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Review by: Bob Mandel
Published: December 19, 2000
What does a developer do if it wants to fashion the last release in a long-running series? Often you would want to put in elements that remind faithful followers of earlier installments, and yet introduce a few new wrinkles without straying too far from the spirit of its predecessors. You have to keep those who have played every release enthralled, while at the same time not leave those having their first exposure out in the lurch. In the end, you would want to make it the most memorable game of all. Looking specifically at Tomb Raider Chronicles, this is the fifth major installment in the famous series that began back in 1996; and while this is not the very last such offering ever to be released, it is clearly — as stated by the developers — the last one to be issued based on existing technology. So the question is: Is this a worthy finale?
Lara Croft, who is unquestionably the most recognized single figure of either gender in all of gaming, is at the core of Tomb Raider Chronicles even though she apparently died in the previous release — Tomb Raider: Last Revelation. The story follows immediately after the end of the plot in that title, and begins with those closest to Lara — including Father Patrick Dunstan the priest, Jean Yves Lara’s French friend, and Winston the butler — gathering at her estate for a memorial service in her honor. Those there recount a few of Lara’s exploits, and so the levels are based on a series of flashbacks about previously untold adventures in her past. The biggest drawback of this approach is that there is no unifying theme tying everything tightly together.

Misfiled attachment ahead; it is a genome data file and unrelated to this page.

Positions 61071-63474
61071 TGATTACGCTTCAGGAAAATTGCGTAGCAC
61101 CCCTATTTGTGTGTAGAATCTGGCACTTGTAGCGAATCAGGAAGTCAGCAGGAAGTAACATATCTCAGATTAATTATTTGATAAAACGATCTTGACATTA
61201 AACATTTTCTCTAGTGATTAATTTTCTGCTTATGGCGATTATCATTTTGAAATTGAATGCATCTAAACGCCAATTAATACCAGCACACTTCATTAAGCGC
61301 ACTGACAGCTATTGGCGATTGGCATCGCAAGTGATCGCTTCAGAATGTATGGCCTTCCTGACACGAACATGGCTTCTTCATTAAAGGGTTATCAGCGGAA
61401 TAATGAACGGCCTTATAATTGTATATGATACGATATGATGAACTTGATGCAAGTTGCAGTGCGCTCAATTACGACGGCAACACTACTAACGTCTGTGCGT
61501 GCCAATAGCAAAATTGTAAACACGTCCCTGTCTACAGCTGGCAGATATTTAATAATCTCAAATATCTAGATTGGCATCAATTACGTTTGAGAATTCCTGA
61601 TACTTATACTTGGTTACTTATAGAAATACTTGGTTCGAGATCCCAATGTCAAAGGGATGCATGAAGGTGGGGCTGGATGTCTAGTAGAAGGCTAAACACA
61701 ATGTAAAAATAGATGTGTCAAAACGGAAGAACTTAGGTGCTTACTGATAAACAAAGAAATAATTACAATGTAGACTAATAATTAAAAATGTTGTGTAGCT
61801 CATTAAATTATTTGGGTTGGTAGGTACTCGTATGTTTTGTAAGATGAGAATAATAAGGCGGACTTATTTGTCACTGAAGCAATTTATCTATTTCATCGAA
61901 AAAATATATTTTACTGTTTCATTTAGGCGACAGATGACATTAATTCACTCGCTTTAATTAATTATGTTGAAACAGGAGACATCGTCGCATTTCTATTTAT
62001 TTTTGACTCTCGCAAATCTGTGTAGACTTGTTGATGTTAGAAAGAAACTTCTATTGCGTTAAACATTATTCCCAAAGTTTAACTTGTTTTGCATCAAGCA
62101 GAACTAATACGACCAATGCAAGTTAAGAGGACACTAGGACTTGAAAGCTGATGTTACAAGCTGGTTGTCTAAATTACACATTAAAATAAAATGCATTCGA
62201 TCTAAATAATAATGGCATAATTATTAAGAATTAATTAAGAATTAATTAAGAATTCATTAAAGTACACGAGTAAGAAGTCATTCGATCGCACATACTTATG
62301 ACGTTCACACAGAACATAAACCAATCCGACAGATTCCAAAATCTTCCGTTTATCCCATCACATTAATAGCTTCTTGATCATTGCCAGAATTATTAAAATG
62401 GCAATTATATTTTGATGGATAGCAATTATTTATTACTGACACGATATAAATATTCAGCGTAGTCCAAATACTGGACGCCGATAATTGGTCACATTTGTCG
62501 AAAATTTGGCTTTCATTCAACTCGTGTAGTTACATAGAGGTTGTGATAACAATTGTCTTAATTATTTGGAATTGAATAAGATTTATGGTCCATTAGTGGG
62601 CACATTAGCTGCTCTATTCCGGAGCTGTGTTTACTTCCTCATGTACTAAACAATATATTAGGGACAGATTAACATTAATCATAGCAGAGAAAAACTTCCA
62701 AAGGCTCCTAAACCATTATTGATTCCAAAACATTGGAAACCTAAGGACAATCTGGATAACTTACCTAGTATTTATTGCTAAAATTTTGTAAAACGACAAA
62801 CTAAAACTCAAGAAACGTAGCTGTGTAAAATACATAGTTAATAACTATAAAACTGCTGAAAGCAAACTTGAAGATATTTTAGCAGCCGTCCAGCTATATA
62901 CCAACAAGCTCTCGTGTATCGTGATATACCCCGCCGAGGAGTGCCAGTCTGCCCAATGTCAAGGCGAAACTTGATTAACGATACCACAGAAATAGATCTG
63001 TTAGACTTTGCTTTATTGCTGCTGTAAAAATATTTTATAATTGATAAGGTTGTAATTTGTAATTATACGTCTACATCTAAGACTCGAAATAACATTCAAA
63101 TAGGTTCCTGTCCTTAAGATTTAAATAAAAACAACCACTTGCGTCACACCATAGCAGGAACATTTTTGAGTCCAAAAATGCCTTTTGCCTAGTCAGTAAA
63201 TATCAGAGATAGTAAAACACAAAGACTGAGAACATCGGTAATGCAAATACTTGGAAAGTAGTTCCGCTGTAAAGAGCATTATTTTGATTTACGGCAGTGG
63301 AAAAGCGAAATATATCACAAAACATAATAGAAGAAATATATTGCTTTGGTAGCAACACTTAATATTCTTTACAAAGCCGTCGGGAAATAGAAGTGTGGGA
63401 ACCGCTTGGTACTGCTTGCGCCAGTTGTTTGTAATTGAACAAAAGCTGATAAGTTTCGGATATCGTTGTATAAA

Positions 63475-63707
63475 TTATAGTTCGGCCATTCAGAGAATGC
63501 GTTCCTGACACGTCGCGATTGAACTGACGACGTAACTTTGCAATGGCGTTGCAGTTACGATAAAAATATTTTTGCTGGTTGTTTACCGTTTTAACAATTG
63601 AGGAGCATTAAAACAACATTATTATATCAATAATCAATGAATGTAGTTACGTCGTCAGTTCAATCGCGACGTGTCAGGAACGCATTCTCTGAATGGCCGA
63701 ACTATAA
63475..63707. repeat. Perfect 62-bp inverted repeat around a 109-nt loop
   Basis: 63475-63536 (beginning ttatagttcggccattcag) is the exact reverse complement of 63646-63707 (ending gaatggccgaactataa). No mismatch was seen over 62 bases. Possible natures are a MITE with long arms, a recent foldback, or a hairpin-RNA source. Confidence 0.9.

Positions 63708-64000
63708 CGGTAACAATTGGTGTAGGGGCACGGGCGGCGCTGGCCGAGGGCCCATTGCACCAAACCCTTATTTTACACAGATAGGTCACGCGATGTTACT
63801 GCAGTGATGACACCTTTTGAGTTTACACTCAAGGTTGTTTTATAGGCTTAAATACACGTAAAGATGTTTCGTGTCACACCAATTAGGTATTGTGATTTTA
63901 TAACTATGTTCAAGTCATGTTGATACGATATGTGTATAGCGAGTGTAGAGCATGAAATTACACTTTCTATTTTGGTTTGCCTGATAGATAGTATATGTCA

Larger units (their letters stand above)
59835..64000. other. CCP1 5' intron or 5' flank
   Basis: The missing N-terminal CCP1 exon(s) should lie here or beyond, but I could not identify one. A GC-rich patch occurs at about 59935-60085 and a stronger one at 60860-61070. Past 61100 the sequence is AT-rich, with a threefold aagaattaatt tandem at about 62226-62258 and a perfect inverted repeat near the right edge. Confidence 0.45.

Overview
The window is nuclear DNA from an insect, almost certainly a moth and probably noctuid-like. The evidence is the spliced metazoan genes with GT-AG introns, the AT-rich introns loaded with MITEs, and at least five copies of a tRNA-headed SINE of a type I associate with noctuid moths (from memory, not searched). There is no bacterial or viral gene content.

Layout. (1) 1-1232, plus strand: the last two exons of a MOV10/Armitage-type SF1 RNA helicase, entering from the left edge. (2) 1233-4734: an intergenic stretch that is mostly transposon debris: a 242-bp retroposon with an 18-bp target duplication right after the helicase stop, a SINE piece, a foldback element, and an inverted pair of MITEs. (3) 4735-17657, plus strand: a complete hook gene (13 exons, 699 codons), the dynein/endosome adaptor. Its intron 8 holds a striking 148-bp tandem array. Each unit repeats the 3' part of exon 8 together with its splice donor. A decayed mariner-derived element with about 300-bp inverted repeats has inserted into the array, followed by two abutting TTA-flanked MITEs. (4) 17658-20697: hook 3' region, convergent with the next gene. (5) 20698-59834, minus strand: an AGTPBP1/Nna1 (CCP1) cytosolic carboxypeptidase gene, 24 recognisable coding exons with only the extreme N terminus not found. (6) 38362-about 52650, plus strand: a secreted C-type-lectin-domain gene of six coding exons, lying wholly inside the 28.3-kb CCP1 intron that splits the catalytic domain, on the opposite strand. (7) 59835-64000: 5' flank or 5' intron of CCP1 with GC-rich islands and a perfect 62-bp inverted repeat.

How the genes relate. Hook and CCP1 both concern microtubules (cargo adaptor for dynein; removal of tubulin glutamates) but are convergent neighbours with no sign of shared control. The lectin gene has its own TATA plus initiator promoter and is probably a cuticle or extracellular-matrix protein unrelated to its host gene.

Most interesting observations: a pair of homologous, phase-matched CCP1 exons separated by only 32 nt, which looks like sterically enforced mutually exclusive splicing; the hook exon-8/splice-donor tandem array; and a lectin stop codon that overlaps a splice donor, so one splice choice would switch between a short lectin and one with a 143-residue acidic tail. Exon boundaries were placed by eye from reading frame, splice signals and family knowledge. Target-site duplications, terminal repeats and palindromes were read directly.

Tomb Raider Chronicles includes four separate scenarios containing around 13 levels in total, and indeed there is no continuity or interrelationship among the four adventures. The first episode in Rome has Lara hunt for the Philosopher’s Stone (involving two old foes — Larson and Pierre — from the original Tomb Raider); the second episode in a Russian submarine base has you search for Hitler’s Spear of Destiny; the third episode in the Black Isle in Ireland has a 16-year-old Lara confront demons (while weaponless and avoiding enemies); and the final episode in a futuristic high-tech, high-security office tower block has you attempt to steal the Egyptian Iris artifact (with constant guidance from your companion Zip). The last scenario is by far the best, with much more intricate and multifaceted challenges than the others. The disconnected adventures are more like the purposeless global meanderings in Tomb Raider 3 than the focus on one setting — Egypt — in Tomb Raider: Last Revelation.
During these exploits you may utilize a variety of weapons, including a pistol, revolver, shotgun, Uzi, HK automatic gun (with a scope), grappling gun (shoots out hooks with ropes), and chloroform-soaked cloth. But the combat is so deficient, as has been the pattern in this long-running series, that the distinctions among these arms in actual operation is often not that meaningful: even when dealing with some of the ominous enemies such as the metal octopus with green eyes in the beginning Rome episode or the mechanized foes shooting out lethal electroshock beams in the ending tower block episode. Most combat sequences necessitate simply firing nonstop until the danger has passed. Moreover, there is no substantial novelty in the weaponry compared to what we have seen before.
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